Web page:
Middle School Math Adds the "Why" to Student Learning

  • Voices
Middle School Math Adds the "Why" to Student Learning
Erin Altshuler, Math Teacher

Department's focus on depth of curriculum leads to rich conversation and students’ taking ownership of their learning. 


The question, “What is best for our students?” drives the Middle School Math Department as we make decisions about what and how we teach. Whether supporting students in investigating a concept on their own or holding whole-class discussions, we have worked to shape the way our Ravens view themselves as capable students of mathematics.

Almost two years ago, we made the decision to focus on depth of curriculum more than breadth. This change leads to rich conversation and students’ taking ownership of their learning. We open class with broad questions and give the students leeway to discover patterns in their work.

For example, in a lesson on the circumference of a circle, the exploration began with the question: “What is longer, the distance around a tennis ball canister or the height of the canister?” When the class used a string to discover that the distance around the canister is greater than the height, it left the students asking why. Using a variety of circular objects, string, and rulers, they investigated circles in more detail, eventually finding that the distance around a circle, or the circumference, is pi times the diameter of a circle. Through this discussion, students developed a deeper understanding of the formula they use: the why and not just the what.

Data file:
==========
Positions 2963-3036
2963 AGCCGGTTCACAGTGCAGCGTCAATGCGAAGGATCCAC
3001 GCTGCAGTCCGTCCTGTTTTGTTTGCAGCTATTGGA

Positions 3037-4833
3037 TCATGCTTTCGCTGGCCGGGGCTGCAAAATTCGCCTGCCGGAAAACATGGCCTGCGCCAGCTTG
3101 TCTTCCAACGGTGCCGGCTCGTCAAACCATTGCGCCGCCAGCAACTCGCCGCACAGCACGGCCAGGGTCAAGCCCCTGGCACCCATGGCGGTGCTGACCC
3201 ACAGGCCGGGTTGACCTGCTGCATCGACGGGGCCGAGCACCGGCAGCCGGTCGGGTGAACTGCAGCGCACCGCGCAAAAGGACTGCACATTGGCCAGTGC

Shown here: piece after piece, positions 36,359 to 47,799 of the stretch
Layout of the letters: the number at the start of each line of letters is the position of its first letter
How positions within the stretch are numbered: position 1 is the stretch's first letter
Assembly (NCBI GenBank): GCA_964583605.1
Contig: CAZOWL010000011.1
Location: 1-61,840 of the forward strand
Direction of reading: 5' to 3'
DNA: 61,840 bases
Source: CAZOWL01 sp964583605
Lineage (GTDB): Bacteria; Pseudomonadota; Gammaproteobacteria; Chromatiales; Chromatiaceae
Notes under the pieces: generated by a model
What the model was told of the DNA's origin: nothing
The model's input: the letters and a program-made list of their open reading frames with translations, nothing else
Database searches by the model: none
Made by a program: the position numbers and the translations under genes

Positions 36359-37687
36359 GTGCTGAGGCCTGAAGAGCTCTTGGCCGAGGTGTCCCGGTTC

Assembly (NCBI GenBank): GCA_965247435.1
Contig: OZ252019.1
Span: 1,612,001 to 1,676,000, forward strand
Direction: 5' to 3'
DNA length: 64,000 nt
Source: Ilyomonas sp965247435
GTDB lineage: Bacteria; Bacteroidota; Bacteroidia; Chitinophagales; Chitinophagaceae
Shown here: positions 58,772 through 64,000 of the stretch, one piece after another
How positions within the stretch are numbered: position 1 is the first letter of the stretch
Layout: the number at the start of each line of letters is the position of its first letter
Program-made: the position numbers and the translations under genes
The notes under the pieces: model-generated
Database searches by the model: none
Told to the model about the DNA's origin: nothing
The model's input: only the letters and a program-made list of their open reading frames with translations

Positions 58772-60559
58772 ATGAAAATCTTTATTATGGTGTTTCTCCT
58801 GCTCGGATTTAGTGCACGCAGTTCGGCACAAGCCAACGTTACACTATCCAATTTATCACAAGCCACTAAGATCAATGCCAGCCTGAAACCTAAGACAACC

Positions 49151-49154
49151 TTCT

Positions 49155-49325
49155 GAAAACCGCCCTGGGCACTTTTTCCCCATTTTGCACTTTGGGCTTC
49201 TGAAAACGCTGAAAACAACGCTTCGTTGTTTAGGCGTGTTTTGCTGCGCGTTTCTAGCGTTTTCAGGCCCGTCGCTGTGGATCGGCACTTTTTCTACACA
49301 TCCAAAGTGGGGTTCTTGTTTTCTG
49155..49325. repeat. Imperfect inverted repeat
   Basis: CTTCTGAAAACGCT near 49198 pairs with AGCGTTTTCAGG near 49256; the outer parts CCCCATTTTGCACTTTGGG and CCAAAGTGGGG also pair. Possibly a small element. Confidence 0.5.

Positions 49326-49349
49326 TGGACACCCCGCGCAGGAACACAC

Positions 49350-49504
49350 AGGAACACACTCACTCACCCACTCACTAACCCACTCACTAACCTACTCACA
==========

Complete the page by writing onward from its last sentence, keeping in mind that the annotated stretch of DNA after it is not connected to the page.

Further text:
This type of activity is common in our math classrooms. We hope all students have confidence in math and the willingness to persevere through any difficulty they may face.

When I asked students to identify an accomplishment in math, they have responded with comments such as, “I’m proud of my understanding of math. Now I know that math topics aren’t something you learn and move on. They are like snow, they’ll keep building on.” Many students also comment on how they help others, saying, “I’m proud of getting significantly better at helping people learn how to do things in math.” Students also enjoy learning from each other:  “I am proud of how much I have grown and learned from others. I have always gained an understanding of the concept being taught. I have learned from my group and I am proud of that.”

Finally, and most importantly, students reflected on their perspective of math in these comments:

  • “I learned how to make math fun and enjoyable while learning at the same time. I feel like it’s good to have that positive connection when I think of math.”
  • “I am proud of how hard I have worked to understand math this year.”
  • “I am proud of pushing myself past my limits. Last year I just stayed at my limit of math and didn’t care. This year I pushed myself beyond my limits and started to enjoy math.”

As you can see, our students notice the difference, and we are proud the age-old question of “When will I ever use this?” rarely gets asked anymore. Our students embrace a challenge and enjoy building an understanding through collaborative work. We are proud of them! 

In these photos from November 2017, Mrs. Altshuler and her Math 7 students explore the why of their math lesson using manipulatives and journals.